We began originally as an online art journal, with a very simple WordPress website. There was an open call for submissions and somehow some excellent emerging writers started submitting, including the brilliant writer and critic Rebecca O’Dwyer, who is in our current issue and has written for us extensively over the years. In 2011, Adrian and I were invited by Stephen McGlynn to take part in a residency at the Guesthouse in Cork. We organised two events and produced a Cork-based, hand-made, handstitched edition of PVA, which I ‘designed’ on PowerPoint. The cover had to be hair-sprayed so the lettering on the cover didn’t smudge! For our second Dublin-based edition, I took some InDesign tutorials (via YouTube) so it was a little more polished design-wise. 

After receiving our first funding award from the Arts Council, we were able to work with David Smith and Oran Day at Atelier Projects on the design of our books and journals. There is a big difference reading something in print rather than online, and with the hardcopies our aim is to produce that which is enjoyable to read, on a line by line level, but also beautiful to hold. David and Oran have always been supportive of PVA and understand our visual sensibilities and ethos, which is reflected in the design. For Volume 8, they streamlined the design of the journal to create a more consistent editorial identity with a larger format, printed using a special mix of fluo ink, customised to improve legibility in different lighting/reading conditions. 

Regarding your question about the evolution of PVA, I think it just happened over time and from working with different writers, curators, and artists, as well as having curiosity in lots of different things – art, literature, visual culture, history, and so on. I think we all bring together different interests and skills to PVA, and I hope that is all reflected in what we do too.

Volume 13, published in December 2021, features contributions from artists and writers whose work reflects on, or emerges from, the land, while the recently published Volume 14 focuses on the subject of association football. When planning an issue, what comes first? Do you start with a theme, or does this emerge naturally once you have an idea of the contributors you wish to feature?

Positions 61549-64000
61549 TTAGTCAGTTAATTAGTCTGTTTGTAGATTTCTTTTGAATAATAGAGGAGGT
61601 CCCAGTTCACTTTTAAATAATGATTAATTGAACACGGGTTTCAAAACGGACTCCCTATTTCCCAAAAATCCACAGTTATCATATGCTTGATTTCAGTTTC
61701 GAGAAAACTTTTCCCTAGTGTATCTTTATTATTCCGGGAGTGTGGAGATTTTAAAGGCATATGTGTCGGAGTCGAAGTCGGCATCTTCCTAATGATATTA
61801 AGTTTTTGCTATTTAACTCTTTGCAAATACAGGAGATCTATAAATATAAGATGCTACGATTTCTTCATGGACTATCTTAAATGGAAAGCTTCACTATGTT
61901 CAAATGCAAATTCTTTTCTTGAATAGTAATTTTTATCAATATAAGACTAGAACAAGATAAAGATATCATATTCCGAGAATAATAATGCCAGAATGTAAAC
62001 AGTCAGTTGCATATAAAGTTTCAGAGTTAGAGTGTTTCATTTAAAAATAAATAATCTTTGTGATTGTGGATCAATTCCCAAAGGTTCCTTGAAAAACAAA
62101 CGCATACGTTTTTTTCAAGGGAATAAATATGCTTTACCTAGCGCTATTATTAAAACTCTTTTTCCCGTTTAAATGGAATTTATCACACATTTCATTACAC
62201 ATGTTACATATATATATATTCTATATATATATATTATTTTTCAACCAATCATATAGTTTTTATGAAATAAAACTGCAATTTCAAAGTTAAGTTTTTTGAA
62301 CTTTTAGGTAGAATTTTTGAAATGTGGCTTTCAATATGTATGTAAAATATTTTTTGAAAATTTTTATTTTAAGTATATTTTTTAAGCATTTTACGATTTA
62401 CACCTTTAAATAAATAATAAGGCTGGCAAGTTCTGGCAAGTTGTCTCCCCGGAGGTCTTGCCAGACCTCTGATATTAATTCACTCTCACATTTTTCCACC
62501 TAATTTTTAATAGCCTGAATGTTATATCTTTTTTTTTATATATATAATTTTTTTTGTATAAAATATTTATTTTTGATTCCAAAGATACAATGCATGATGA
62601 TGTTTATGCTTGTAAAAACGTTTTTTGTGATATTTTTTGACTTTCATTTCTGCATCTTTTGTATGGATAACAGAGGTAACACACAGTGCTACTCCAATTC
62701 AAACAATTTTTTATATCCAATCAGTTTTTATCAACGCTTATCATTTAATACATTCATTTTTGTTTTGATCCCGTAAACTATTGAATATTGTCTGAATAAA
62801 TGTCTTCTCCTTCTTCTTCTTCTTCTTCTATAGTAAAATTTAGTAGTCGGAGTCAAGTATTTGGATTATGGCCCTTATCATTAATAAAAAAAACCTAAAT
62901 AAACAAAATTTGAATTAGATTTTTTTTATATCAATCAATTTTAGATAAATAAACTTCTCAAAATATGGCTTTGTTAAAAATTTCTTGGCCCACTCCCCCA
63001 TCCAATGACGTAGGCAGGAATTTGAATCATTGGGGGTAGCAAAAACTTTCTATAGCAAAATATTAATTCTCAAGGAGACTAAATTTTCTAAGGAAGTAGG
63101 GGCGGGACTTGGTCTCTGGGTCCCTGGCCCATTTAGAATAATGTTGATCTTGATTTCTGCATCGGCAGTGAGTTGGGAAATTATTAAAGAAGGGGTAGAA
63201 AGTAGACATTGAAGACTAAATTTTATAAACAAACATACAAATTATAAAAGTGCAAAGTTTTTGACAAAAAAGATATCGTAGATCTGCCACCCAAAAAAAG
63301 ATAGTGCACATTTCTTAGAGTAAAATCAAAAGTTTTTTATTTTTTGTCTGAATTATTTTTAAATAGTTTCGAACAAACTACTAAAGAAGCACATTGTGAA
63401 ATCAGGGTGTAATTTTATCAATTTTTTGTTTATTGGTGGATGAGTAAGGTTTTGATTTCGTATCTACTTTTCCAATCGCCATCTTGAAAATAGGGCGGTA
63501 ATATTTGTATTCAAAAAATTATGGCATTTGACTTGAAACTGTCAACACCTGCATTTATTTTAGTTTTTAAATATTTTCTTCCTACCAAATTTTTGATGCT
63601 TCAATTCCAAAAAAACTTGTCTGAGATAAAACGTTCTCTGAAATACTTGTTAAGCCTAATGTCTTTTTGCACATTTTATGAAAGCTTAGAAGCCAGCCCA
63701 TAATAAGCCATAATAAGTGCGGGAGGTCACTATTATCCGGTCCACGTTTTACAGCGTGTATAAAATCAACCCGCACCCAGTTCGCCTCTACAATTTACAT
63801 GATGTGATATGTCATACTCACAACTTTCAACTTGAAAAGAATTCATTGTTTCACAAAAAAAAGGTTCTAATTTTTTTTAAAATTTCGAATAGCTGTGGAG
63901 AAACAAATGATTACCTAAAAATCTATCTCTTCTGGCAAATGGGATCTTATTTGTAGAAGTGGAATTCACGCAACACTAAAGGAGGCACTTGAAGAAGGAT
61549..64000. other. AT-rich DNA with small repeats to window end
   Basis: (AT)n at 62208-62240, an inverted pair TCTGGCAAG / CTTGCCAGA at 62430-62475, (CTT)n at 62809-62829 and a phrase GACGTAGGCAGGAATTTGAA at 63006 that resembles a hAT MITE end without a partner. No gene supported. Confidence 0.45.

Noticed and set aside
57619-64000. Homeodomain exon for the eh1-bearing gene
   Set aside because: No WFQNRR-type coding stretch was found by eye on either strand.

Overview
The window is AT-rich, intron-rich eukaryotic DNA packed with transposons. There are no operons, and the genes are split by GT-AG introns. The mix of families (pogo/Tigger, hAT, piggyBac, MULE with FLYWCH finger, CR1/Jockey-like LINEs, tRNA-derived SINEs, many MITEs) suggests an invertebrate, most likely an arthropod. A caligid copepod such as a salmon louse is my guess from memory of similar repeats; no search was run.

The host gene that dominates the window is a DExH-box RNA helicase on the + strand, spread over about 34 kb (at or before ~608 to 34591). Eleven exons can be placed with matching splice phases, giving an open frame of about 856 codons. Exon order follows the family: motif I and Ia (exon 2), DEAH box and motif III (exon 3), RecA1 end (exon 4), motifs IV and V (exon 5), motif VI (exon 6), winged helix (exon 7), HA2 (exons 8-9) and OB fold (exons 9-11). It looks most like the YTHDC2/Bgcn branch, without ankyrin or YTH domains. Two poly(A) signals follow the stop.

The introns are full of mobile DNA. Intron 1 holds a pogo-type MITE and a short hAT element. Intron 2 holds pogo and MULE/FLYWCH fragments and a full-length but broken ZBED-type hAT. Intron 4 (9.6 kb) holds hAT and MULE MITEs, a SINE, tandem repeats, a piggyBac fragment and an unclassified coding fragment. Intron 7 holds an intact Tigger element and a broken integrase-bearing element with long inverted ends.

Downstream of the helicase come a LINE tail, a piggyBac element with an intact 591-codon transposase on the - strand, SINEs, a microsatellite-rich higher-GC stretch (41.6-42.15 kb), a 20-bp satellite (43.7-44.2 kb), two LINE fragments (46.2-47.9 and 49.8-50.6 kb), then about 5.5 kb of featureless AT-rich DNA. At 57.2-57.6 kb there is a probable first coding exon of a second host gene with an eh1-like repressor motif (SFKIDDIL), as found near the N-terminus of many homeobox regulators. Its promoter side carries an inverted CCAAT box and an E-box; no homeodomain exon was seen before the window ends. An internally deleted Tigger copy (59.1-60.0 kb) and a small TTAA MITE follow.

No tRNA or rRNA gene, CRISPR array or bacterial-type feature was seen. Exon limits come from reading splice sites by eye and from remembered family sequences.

Since Volume 8, each issue, which includes reviews about exhibitions in Ireland and abroad as well as an essay on a public sculpture, has a theme. We usually come up with a few theme ideas before honing on a specific one. Previous themes include education, craft, music, borders, and so on. Often a theme presents itself: our borders issue, Volume 10, was produced during Brexit; Volume 12, our touch-themed edition, was released during the pandemic and in it the extremes of touch were considered (from the violent to the gentle, from broad to detailed, from human to robotic); and the current Volume 14 highlights the many systems of governance and representations of football as well as current political issues related to the game, in particular the World Cup, which is currently taking place in Qatar.

We’ll usually start with a list of potential writers when starting to put together a journal, but always leave things open. It’s happened many times that we’ve invited someone to contribute at the last minute because they are a good fit.

Your website states that ‘each published text stems from an active editorial interaction.’ With the crossover in the publications between visual art, literature and contemporary art practice, there is a very dynamic sense of almost curation, rather than traditional editing, about these publications. Could you talk to us about this active editorial process?